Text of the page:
to a ward. Seemingly despondent
over his afflication with arthritic
and a complication of ailments, he
watched for an opportunity and
leaped from a fourth floor porch
to r, concrete ledge below.
Under state director Wm. Myers
leadership tho WPA Civic orches
tra played for community singing
at the Omaha University assembly
Friday morning, October 7; The
orchestra opened' the proceedings
with p. couple of snappy marches
and Wm. Myers sang a solo and
let the students in several well
known songs. The students were
Tho orchetra will makes is se
cond appearance at the University
Friday Oct. 14 whfn a program of
music by Rossini, Wagner, Sinding
Grieg, and Beethoven will be pre
sented. Dante Picciotti will be the
conductor on this occasion.
Following is the schedule for
tho week of October 17.
Monday: WPA Civic orchestra;
Saunders school, 9:30—10 A. M.;
S. Cecilias 10:30-11:45 A. M.;
Franklin school, 1:15-2:30 P. M.;
WPA Colored Orchestras; South
High and B inson high chool, noon.
Tuesday: WPA Civic Orchestra;
Highland school 9:30-10:15 A. M.;
St. Peter and Paul school, 10:45
11:30 A. M.; Vinton school, 1:15
2:30 P. M.; WPA Colored Orches
tra ; South High schoon, noon.
Wednesday; WPA Civic orches
tra: Pickard school, 9-10:15 A. M.
Columbia school, 10:40-11:45 A.
M.; Mason school 1:15-2:30 P. M.
WPA Colored orchestras; South
High and Benson High schools,
AND MERCHANDISE STORE
Confidential Loans at Reasonable
Clothing, Dry Goods,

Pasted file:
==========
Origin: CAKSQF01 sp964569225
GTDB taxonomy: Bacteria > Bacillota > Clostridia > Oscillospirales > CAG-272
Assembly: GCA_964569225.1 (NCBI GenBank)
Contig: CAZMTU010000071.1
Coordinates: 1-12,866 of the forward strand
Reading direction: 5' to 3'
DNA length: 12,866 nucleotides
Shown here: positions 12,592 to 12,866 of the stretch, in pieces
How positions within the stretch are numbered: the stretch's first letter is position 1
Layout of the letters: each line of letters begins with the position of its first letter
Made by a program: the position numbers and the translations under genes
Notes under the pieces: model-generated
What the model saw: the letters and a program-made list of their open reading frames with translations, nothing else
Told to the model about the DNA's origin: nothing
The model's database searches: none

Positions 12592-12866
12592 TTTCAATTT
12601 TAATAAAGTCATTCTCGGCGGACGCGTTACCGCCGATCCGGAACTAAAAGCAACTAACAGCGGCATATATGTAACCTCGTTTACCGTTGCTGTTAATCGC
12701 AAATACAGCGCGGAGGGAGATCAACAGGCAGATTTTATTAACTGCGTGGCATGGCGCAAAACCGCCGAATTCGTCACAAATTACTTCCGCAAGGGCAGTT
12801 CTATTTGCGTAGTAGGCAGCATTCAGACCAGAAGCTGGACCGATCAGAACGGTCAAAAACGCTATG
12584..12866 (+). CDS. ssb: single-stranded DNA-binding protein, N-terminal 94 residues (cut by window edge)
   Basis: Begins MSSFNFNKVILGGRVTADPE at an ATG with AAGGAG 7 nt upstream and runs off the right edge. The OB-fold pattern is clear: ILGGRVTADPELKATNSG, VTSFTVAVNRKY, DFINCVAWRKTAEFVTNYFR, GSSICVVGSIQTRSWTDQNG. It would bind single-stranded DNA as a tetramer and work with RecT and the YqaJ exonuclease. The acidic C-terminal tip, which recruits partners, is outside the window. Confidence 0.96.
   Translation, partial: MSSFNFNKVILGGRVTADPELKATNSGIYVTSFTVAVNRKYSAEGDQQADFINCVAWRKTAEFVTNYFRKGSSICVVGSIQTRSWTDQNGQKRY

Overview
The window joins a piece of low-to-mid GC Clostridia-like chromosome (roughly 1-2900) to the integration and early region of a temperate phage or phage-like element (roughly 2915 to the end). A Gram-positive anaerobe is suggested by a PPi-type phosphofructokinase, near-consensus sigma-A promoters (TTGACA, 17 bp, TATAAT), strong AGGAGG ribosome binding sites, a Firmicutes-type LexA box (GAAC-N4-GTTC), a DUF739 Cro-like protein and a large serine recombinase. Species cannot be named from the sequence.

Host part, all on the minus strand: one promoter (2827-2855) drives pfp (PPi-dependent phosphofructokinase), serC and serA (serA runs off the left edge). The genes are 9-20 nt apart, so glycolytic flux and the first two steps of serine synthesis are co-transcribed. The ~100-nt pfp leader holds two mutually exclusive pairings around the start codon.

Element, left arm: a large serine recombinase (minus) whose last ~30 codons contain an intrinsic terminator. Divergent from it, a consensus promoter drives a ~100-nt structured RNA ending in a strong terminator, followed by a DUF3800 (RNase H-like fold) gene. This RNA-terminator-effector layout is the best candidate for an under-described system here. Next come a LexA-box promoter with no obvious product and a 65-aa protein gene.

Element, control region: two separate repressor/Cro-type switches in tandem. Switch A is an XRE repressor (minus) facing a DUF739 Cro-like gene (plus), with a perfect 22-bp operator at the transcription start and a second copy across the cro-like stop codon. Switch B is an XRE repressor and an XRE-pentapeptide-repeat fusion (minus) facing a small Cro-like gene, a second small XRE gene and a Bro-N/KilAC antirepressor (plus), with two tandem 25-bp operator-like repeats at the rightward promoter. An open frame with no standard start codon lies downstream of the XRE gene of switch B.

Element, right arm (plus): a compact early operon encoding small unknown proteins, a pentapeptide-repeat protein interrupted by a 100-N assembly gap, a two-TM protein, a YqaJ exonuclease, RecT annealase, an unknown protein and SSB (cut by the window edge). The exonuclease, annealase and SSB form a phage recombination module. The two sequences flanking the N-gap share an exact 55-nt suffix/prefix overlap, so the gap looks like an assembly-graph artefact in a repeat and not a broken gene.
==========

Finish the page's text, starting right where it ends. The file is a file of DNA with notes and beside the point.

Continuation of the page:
Ladies Ready to Wear
Blankets, Peters Shoes
for All the Family
The Most Up To Date Store
On North 24th Street
.NO EXTRA CHARGE ON OUR
. FRIENDLY LAY-AWAY PLAN.
We Opened Our Store June
23rd. We are Compelled to
Enlarge Our Store Again.
WATCH US GROW
1804 N. 24th Street
Phone WE. 1369
(Music Features & Photo Syndicate)
PURELY Personal: I have never
heard “Dixie” or “Stars and
Stripes Forever" played that I
i-1 didn’t note a
pause in the con
versation . . .
Rimsky - Korsa
often, is for me
the most melo
music ever writ
ten ... I don’t
i—i.-—■-1 having heard a
Louis Reid eolo on the bas
soon. I wish I could forget all the
solos I have heard on the cornet . . .
Whenever I hear old bucolic airs on
the jews' harp and harmonica I am
sharply reminded of the vast coun
try that lies west of the Hudson
River ... Of all the classics that arc
jazzed, the works of Chaminade
have passed through the hopper the
The swing artists have tried to
do things to “The Harp That Once
Through Tara’s Halls." but the
old tune defies them.
wars of the last hundred years.
Those "I’ll" Songs
Innumerable are the song titles
that begin with the contraction
"I'll" The exhaustive files of the
American Society of Composers.
Authors and Publishers reveal that
practically eveyy prominent song
writer has produced one or more
numbers starting with the little
personal determination "l'U" Most
popular recent tune in this category
is "I'll Sing You a Thousand Love
Songs" hy Warren and Dubin. with
19,000 performances to its credit.
"I’ll Stand By" from the pens of
Benny Uavis and J Fred Coots is
a fairly close second with 11,000
In third position, with a creditable!
showing of 5,600 performances isf
Noel Coward's "I'll Follow My I
Secret Heart ” written some years
London's leading songwriter was
also responsible, you may recall, for
that seductive "I'll" tealtz melody.
"I'll See You Again" Many years
ago Albert von Tilzer" wrote ‘‘I'll